NETWORK WORKING GROUP                                   R. L. Sunberg
Request for Comments #133                               Harvard University

IC 6710 27 April 1971


[Categories C.4, C.5, C.6, D.4, D.7, D.7]


1A Handshaking

1A1 I think that Mr Bhushan(RFC #114, NIC 5823) is not strict enough in

his concept of a transaction sequence. Every transaction should

prompt a response from its recipient )recall Kalin's crates --

RFC #60, NIC 4762). Control should pass back and forth until the

server terminates. The server always gets the last word (more on

error recovery later).

1A2 Some sample interchanges are given.

    User                Server          Comments
    <...>       ==>                     Establish a connection
                <==     <...>
    <I><...>    ==>                     Identify self
                <==     <+>             Ok, ready

    <R><...>    ==>                     Retrieval request
                <==     <rs>            I've got your file
    <rr>        ==>                     Send it
                <==     <,><...>        Here's the first part
    <rr>        ==>                     Got it
                <==     <+>             All done

    <S><...>    ==>                     Store request
                <==     <rr>            Ok, go ahead
    <#><...>    ==>                     Here's some protection stuff
                <==     <rr>            Ok
    <*><...>    ==>                     Here's the file
                <==     <+>             Got it.  All done.

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See section 2B, below, for examples of error recovery.

1B Extensions to the file transfer protocol

1B1 The file transfer protocol needs a mechanism for accessing

individual records of a file. This will be particularly useful

when very large data bases appear on the network. The following

definitions should be added to the protocol:

The store(s) and retrieve(R) requests have the data field format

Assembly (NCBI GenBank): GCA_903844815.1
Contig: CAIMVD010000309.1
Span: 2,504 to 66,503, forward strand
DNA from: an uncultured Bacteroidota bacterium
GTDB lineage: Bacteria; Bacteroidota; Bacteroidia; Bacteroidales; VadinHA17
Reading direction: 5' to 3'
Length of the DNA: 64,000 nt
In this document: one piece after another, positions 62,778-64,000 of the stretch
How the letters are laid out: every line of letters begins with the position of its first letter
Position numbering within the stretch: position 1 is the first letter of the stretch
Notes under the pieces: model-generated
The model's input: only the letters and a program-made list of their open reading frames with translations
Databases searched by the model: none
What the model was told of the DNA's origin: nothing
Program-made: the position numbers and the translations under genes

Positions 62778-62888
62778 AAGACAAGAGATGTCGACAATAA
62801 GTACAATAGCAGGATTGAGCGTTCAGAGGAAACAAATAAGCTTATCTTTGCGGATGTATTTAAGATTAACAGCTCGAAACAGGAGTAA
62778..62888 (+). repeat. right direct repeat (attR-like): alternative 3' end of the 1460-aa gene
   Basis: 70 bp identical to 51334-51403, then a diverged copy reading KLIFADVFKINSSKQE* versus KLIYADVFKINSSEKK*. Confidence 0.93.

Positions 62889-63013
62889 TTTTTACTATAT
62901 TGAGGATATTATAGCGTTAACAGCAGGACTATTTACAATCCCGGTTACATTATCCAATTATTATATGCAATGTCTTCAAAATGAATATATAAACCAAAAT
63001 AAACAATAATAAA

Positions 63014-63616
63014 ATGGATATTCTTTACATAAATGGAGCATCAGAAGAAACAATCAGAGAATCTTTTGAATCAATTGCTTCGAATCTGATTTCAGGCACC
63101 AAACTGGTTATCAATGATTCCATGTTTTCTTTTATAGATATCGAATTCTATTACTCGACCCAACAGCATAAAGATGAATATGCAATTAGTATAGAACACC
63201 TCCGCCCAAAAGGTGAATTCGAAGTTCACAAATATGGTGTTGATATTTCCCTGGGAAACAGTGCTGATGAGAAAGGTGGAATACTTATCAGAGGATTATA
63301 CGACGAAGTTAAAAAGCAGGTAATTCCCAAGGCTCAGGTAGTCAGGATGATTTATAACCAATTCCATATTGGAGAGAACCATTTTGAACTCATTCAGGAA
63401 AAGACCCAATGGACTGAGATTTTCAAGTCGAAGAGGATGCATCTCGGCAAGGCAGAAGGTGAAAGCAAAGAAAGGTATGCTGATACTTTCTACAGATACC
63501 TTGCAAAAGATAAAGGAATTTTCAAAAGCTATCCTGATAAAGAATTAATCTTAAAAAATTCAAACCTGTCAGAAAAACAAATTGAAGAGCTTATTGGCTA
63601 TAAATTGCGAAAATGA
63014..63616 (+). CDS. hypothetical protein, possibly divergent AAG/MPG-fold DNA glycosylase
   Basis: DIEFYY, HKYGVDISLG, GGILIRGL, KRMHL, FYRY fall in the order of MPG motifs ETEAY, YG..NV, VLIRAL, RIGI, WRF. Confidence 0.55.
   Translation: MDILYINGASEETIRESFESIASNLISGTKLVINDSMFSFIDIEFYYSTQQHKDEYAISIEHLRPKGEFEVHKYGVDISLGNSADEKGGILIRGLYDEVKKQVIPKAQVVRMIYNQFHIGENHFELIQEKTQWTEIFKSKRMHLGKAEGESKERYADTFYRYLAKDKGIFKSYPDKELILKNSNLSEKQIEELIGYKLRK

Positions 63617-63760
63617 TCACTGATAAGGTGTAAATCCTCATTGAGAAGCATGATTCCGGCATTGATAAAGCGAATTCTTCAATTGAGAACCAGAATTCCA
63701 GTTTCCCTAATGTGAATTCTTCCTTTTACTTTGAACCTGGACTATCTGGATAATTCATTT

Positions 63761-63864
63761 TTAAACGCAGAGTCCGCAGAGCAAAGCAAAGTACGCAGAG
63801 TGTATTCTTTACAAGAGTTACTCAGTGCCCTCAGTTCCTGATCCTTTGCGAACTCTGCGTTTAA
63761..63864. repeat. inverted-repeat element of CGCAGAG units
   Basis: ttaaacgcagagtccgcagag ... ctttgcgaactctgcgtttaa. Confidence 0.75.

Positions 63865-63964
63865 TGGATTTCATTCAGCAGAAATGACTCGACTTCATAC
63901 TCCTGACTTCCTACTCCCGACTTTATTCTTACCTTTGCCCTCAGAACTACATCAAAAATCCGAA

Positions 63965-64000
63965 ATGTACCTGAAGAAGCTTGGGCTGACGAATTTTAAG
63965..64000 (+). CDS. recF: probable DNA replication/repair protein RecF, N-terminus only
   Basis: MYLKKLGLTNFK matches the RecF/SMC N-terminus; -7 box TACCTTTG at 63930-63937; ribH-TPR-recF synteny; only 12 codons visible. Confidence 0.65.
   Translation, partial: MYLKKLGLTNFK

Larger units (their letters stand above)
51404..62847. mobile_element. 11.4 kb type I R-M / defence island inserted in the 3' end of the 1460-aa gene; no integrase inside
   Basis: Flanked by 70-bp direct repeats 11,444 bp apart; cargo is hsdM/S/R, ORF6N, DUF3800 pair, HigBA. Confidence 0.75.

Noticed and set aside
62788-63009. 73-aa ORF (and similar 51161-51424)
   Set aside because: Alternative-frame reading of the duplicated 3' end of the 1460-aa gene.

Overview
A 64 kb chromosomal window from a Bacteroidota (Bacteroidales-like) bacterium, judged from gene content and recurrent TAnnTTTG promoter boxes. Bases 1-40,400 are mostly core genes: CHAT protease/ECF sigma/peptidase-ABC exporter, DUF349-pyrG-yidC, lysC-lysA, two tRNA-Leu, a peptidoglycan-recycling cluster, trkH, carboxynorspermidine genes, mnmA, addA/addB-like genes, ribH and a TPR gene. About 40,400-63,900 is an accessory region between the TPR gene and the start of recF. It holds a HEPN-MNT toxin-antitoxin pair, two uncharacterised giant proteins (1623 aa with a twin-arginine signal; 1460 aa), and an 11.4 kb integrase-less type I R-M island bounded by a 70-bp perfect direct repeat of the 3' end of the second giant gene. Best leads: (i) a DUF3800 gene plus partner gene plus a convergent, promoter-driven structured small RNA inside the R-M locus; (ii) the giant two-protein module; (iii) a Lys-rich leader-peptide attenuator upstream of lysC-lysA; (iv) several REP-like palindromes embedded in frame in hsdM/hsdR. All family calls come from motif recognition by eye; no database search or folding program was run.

<key>, where <key> has the syntax:


The <pathname> syntax is changed to:


If a retrieve(R) request is given with a data field with <key>

syntax rather than <pathname> syntax, then the returned data will

consist of the record following the matching <key>. If a store(s)

request is given with a data field of <key> syntax, then the

supplied data will replace the record following the matching

    <keyname>.  If the keyname does not exist, the record will be

appended to the named file. The individual installation must

provide the linkage between the <keyname> and the record it


In addition, the lookup(L) request will provide a list of keynames

into a file (or the name of a file which contains the keynames).

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1B2 Transaction code F (request File directory) requests a listing of

available files. The data field of the F transaction is of the

form: <pathname>GS<pathname>GS... All files in the server system

which match one or move of the given <pathname> specifiers are

listed in a return file. The format of the data fiels of this

file is: <pathname>GS<pathname>GS... If a <pathname> field in

the request transaction does not include a <name> field, the

default is all files on the given device. Some examples are given:

    <F><DC1 DSK[62,50]] GS JOE>

This example requests a list of all files on the disk specified by

[62,50] plus all files named JOE. The response could contain in

the data field:


This message states that in the [62,50] area of the disk there are